Secret Daughter – A Book Club Pick

Gowda’s description of Somer’s Indian mother-in-law and Kavita’s life in India offer glimpses into another world in Secret Daughter.  Somer is an American pediatrician married to an Indian neurosurgeon who adopt Kavita’s baby from an Indian orphanage. Eventually, the daughter seeks her heritage and birth parents.

The facilitator of the book discussion wisely invited a woman who had grown up in India, giving the participants the opportunity to question how much of Gowda’s references to the culture are fiction.

A quick read – could be a Hallmark Channel movie – be sure to have your tissues handy for the heart wrenching ending.

The Heights

A Hallmark Channel scenario with the fairy tale setting in Brooklyn Heights, a sweet conflict between man and woman – Peter Hedges’ The Heights starts with the promise of comfort and predictability.  Of course, more lurks beneath the surface.

Hedges alternates his chapters between the points of view of the two main characters, with some editorializing from an infatuated student. The perfect young couple consist of: Tim, a history teacher on sabbatical from a private academy, working on his dissertation and playing stay-at-home dad to two preschool boys – and Kate, the stereotypical beautiful young mother who can do it all – fry the bacon in the pan and make it too in a six figure dream job where she gives away money for needy causes.  Enter the mysterious and wealthy stranger – Anne Brody.

Hedges rescues the story from being a trite accounting of  a young couple with the usual family challenges and temptations by inserting wry humor and attention to the familiar trivial daily annoyances that can lead to crisis.  Even if you haven’t experienced the juggling of your sanity and identity while parenting – you will laugh at Hedges’s descriptions of play dates, and sigh at Kate’s guilt when her son asks for Daddy. When Tim’s father, a basketball coach, is forced into early retirement because of a sex scandal, the Paterno Penn State debacle was in the news,  and I was hit with the eerie specter of art imitating life.

“On your best day, you think you’re irreplaceable.  You think no one can do what you do better than you…But then one day you realize you were wrong.”

Hedges nudges popular culture with the plot twist that involves an “indecent proposal.” In this case, Woody Harrelson would be spending a wild night – “a unique once in a lifetime opportunity,” while Demi Moore is in Disney World with the kids.  Hedges maintains the suspense – will he accept Anne Brody’s proposition with the Pretty Woman twist to do everything except kiss?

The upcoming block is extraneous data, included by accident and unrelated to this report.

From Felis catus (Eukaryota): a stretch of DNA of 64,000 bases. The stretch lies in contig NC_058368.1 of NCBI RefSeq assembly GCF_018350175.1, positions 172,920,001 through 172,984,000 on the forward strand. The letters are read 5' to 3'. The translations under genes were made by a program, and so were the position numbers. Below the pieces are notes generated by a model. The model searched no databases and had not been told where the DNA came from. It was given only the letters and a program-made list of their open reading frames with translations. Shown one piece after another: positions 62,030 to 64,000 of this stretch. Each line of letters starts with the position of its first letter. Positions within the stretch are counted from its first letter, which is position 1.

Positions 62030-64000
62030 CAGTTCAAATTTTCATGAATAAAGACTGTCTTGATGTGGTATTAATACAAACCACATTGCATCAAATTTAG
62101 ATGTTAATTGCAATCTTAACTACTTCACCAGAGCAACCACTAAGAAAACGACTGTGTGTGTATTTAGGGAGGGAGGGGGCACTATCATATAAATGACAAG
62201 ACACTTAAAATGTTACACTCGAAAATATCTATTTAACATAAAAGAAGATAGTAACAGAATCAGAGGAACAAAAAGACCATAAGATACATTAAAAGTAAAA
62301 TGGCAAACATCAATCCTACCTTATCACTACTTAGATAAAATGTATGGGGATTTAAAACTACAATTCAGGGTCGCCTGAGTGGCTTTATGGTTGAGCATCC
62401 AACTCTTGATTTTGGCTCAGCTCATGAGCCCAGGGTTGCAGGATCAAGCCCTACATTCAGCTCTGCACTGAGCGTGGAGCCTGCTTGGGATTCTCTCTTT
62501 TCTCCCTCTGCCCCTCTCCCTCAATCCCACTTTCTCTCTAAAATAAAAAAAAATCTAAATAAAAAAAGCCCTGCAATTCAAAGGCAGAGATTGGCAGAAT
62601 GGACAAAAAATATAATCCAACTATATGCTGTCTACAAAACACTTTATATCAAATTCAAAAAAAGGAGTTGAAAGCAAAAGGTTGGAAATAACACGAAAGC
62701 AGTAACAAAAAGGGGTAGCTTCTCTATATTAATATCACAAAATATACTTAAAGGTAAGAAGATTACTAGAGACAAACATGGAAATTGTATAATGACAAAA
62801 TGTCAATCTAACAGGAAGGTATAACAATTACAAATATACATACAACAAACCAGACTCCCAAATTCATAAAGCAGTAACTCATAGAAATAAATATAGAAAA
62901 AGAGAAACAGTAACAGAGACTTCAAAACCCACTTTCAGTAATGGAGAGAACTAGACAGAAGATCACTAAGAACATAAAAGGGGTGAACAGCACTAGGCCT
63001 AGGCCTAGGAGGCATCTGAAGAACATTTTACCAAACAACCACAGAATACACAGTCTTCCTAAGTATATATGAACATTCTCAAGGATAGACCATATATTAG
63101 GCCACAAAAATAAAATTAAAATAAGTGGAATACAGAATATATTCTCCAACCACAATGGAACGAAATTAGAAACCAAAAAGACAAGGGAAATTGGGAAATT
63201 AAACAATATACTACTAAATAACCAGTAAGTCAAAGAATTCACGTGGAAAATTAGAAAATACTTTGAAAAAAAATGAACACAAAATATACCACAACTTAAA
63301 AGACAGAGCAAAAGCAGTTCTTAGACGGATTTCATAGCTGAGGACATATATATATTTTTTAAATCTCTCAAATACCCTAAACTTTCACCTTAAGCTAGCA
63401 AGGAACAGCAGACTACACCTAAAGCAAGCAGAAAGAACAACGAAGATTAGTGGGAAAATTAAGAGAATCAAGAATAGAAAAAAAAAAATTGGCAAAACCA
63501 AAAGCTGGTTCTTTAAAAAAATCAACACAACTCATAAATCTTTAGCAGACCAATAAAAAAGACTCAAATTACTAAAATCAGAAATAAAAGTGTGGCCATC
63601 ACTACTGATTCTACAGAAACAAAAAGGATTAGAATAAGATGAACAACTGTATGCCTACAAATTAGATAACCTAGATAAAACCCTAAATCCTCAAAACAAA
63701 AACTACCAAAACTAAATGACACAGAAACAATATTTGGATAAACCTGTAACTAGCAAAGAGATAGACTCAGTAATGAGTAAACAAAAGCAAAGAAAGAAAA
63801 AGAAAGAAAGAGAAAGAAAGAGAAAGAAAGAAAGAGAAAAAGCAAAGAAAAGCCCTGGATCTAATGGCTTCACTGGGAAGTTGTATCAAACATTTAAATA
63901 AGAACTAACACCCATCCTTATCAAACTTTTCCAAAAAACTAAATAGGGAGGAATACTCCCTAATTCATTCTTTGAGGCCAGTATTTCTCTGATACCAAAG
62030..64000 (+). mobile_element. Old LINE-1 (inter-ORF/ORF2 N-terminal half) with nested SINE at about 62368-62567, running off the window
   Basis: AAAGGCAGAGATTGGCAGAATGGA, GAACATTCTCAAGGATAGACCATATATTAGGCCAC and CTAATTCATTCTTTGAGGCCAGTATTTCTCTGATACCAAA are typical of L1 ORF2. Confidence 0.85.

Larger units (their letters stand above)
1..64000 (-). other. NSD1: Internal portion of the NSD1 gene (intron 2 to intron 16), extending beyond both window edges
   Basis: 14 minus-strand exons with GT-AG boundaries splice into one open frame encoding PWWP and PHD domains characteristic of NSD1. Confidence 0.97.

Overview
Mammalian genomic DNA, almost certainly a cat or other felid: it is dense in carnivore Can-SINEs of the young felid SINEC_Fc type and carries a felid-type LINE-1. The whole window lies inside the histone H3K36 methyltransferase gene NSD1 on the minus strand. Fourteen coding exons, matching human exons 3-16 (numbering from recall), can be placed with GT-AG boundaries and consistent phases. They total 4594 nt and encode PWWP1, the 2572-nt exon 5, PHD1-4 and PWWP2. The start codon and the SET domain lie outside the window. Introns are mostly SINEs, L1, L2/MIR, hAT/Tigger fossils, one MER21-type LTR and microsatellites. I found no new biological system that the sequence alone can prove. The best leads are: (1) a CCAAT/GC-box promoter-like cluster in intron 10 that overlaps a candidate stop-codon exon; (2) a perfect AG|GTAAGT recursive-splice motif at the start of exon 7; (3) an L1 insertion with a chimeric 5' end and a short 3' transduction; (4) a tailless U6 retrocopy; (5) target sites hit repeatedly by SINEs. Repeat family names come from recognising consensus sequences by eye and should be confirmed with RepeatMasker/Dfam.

The last chapters are at once hilarious and miserable – Kate at Disney World, overwhelmed by the attentions of her former lover (an actor determined to steal her from her husband), desperately looking for something real in the perfect world of costumed characters and building facades – even a little trash on the ground would help.  And Tim in an upscale boutique hideaway, playing with the light panel and testing the hotel room amenities, while waiting for his assignation with Amanda to start.

This book was the pick for one of my book clubs, or I would not have found it.  An easy read – the story is poignant and funny – with some moments of clarity, and ends on a realistic yet hopeful note.

Countdown to Christmas Already?

Saw three versions of Scrooge on the Hallmark Channel and now thinking there must be something I should be doing – for mankind?

A wise elf told me to go shopping – help the economy.   To get in the mood, I’ve been reading Kinsella’s Mini Shopaholic – fluffy, sweet, and fun – good countdown to the holidays.

What if all you need is a little comfort food?

I remember shocking someone (who thought she knew me), when I muttered that I had watched Tommy Lee Jones on the soap opera, One Life to Live – before he became a superstar (Lonesome Dove, Men in Black, The Fugitive).

Did she think  I only watched PBS or BBC broadcasts of the classics – a common misconception of English profs?  It’s been awhile since I watched a soap, but the Hallmark Channel is still in my mix.

So – time for the comfort of  a sweet and light fluff that follows a successful formula, with all turning out for the best in the end.  This one is called The One That I Want by Allison Winn Scotch and could be a contender for the Hallmark Channel – or maybe Lifetime or Oxygen…

Hometown cheerleader gives up her dreams to be a photographer, and settles into a predictable life –  marrying her high school sweetheart/jock, and  becoming the high school guidance counselor.  Her unhappy husband has a thirty-something crisis and leaves, with the excuse of finding himself.  The plot twists when a visit to a gifted palm reader gives our heroine the unexpected ability to see into the future – not change it, just know what will happen – when she looks at photographs she has taken in the past.

She finds out more than she wanted to know, and copes.  Better yet, she finds her true self and goes off into a rosy sunset.  As quick and satisfying as eating your favorite comfort food – maybe mac and cheese, followed by a bag of Hershey kisses?